A long-term Kershaw contract will assuredly be the largest ever given out to a pitcher, eclipsing the $180 million the Tigers gave to Justin Verlander. Kershaw could even approach the record $275 million given to Alex Rodriguez, though that high of a number now appears unlikely. The Dodgers and Kershaw reportedly briefly flirted with a $300 million "life-time" contract that would have seen him locked up for 12 years, but are closer to settling around $250 million.
Los Angeles wants a deal done by Friday's deadline to exchange arbitration numbers. Kershaw is entering his final year of arbitration eligibility and the difference in numbers between the two sides could be significant. This would be Kershaw's first time actually going through the arbitration process: He is coming off a two-year, $19 million deal that bought out his first two years of arbitration.
Kershaw and the Dodgers had been close to a $210 million deal over seven years in August, though the Dodgers hesitated and ultimately did not make the deal. That would have included an opt-out clause for Kershaw, allowing him to become a free agent after five years if he chose to exercise it. It's possible a deal made in the next few days could also include such a clause, which would allow him to become a free agent at the age of 30 and earn another huge contract.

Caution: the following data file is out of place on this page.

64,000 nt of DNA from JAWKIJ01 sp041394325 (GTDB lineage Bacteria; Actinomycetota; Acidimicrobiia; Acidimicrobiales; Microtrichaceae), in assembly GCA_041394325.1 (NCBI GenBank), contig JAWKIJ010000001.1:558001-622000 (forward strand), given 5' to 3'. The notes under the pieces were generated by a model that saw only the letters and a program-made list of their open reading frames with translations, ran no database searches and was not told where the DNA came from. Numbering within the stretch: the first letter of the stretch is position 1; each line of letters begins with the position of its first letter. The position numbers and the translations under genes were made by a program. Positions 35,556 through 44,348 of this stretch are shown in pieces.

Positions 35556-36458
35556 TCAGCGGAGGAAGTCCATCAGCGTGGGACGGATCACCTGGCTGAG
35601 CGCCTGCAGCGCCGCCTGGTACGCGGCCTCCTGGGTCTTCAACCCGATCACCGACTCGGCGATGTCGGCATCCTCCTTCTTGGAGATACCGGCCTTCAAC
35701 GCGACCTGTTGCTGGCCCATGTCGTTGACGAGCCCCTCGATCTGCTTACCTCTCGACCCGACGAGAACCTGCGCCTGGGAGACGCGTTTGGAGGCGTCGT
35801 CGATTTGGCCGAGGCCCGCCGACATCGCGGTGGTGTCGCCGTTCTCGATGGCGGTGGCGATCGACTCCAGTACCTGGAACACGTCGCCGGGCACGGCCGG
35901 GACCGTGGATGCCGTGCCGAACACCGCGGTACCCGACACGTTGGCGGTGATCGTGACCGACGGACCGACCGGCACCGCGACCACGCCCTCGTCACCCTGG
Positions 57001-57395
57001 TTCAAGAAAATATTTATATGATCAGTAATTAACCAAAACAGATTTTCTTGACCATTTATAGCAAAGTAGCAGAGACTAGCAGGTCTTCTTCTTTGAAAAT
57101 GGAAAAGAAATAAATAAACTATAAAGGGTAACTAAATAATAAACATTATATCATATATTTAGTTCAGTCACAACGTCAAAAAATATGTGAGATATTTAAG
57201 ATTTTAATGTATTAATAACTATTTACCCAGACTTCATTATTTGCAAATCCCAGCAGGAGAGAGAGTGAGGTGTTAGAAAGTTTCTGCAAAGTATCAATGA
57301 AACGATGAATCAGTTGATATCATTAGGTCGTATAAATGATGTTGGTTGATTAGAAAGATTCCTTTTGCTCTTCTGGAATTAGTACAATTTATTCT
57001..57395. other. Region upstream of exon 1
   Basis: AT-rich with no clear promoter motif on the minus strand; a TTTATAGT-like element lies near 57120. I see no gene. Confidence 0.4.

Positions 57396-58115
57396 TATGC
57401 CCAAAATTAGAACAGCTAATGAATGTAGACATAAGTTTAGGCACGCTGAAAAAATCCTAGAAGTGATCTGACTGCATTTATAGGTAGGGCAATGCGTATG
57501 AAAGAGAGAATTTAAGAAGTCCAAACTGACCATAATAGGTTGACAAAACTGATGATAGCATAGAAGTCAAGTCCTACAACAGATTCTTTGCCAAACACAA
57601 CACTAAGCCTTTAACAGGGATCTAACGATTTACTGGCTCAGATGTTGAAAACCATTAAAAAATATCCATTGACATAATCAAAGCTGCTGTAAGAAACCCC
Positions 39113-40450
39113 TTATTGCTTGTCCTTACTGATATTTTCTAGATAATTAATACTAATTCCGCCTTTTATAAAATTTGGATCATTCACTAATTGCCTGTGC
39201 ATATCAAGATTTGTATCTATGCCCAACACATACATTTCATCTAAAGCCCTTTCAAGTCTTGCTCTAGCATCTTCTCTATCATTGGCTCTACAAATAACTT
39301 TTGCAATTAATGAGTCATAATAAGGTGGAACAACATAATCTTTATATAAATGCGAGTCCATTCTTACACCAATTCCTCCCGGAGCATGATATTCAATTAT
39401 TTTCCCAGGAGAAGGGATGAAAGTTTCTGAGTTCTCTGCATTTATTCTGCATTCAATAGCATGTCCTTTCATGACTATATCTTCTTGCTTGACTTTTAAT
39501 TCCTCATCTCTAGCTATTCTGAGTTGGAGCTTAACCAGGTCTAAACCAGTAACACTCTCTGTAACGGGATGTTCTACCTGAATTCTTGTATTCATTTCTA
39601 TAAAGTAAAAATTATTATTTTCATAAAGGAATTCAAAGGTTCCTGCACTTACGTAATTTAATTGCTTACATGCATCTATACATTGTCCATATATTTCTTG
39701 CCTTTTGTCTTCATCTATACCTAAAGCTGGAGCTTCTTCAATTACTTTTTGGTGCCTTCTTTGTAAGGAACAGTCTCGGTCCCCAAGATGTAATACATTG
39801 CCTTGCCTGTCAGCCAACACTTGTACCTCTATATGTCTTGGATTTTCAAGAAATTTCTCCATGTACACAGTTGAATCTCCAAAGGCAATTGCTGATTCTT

Kershaw, 25, has been on an historic run. Over the past three years he has won two Cy Young awards and finished second once. He has led the league in WHIP and ERA each of the past three seasons and in strikeouts twice. Kershaw has not had an ERA over 2.91 since his rookie season in 2008, when he was 20 years old. In 2013, he had his best season yet with a 1.81 ERA, a 0.92 WHIP and 232 strikeouts. He has made at least 30 starts each of the past five years. Those numbers are even more incredible when one considers he has yet to reach his prime.
Even if the Dodgers are able to sign Kershaw, that may not be enough to remove them from contention for Masahiro Tanaka. Los Angeles' pockets run deep and when they are fixated on a player they seem willing to spend whatever it takes to land him. If the Dodgers do sign Tanaka and extend Kershaw, that would give the team three Casey Close clients signed long term in their rotation as those two would join Zack Greinke.